Challenging times for Midland charities amid Covid crisis

Health care charities across the Black Country have revealed the impact coronavirus is having on them.

Acorns Children's Hospice in Walsall
Acorns Children's Hospice in Walsall

Bosses at Mary Stevens Hospice said 2020 has been one of the most challenging years in the charity’s 29-year history.

Mary Stevens Hospice CEO and Matron, Claire Towns, said: “We have had to change the way we work in each department of the hospice to ensure that through this global pandemic we have been able to continue to deliver palliative care to patients and families from our community when they need us.

“I would like to take this opportunity to extend my heartfelt thanks to our community who, although facing their own personal challenges this year, have continued to support the hospice. We could not survive as a charity without their support, whether it be financial, practical or emotional.”

At Acorns Children’s Hospice, chief executive Toby Porter said: “From a financial point of view, as a charity that relies on fundraising to continue providing our care, the pandemic has been a real concern.

"At the start of the crisis we closed all our charity shops, which provide over £1 million a year to our work and many key fundraising events were cancelled. However, we’ve been very lucky to receive and take advantage of a number of Government schemes.

“As we move into the winter period there is still so much we don’t know about how the pandemic will develop.

"We’re continuing to be flexible in how we respond to the external environment and whatever happens, we will continue in our mission to support every family in the Black Country who needs us, now and long after this crisis has passed.

"We know from support given earlier in the crisis that the Government recognises how important the UK’s children’s and adult hospices are to local communities as well as to the country’s short and long-term health care system and I am therefore confident that additional support will be forthcoming to us as and when it should prove necessary.”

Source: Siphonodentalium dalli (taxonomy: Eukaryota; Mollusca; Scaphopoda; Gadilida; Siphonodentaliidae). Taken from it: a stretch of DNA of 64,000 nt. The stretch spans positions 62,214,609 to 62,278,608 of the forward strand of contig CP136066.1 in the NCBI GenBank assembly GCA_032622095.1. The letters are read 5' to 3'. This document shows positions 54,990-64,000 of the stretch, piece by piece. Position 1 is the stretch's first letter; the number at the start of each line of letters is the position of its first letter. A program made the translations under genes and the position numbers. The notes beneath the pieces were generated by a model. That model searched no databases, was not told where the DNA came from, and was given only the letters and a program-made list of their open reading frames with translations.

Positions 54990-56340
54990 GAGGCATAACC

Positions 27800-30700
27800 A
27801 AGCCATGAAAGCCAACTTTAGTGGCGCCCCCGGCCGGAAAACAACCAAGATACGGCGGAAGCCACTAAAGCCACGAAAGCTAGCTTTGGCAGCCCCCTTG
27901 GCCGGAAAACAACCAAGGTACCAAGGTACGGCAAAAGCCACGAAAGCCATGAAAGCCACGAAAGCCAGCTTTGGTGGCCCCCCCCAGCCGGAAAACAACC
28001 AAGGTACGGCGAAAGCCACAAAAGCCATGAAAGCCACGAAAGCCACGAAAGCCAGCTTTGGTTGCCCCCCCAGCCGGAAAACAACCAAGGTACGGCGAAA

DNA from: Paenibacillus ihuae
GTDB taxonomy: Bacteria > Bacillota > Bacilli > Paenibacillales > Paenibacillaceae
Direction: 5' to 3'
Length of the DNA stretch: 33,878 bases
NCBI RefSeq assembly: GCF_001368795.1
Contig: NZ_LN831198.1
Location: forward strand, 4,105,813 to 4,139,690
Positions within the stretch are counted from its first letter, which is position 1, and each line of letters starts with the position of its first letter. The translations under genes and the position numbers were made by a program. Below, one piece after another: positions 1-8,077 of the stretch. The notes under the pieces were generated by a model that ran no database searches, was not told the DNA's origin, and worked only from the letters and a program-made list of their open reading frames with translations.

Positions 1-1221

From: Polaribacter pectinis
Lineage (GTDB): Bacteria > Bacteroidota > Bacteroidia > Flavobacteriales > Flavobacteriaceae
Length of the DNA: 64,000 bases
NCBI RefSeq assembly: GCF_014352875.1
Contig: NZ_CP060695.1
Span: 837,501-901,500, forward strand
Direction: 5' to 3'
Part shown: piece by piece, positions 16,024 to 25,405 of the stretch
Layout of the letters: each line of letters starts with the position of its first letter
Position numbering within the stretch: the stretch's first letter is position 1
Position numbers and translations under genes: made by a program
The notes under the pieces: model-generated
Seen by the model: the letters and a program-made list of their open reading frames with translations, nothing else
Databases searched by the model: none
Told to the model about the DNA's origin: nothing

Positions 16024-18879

Mary Stevens Hospice in Stourbridge

Katharine House Hospice launched an appeal last month and announced four of its charity shops will close and at least 20 jobs are under threat due to the financial impact of coronavirus.

Chief executive Doctor Richard Soulsby said more than £200,000 has already been raised. He added: “The appeal is going really well, that’s making a big difference, but our retail side is still about 25 to 30 per cent down per week.

"We do need support and this is a very difficult time for all charities and we do rely on that local support year-on-year.”

Meanwhile sight loss charity The Beacon Centre has launched an urgent appeal for donations after revealing it has lost almost £700,000 during the first six months of the pandemic.

Director of income generation Stella Pitt said: “Over the past six months we have listened to and witnessed the horrendous physical and emotional impact Covid-19 has had on our members.

“We’ve done all we can to continue supporting people when they have needed us the most, our small care team have been on the frontline looking after people 24-hours a day, we’ve expanded services such as our talking news and we’ve made around 8,000 welfare calls to check in with our members.We know how challenging times are for all of us right now, but we need people’s support more than ever.”

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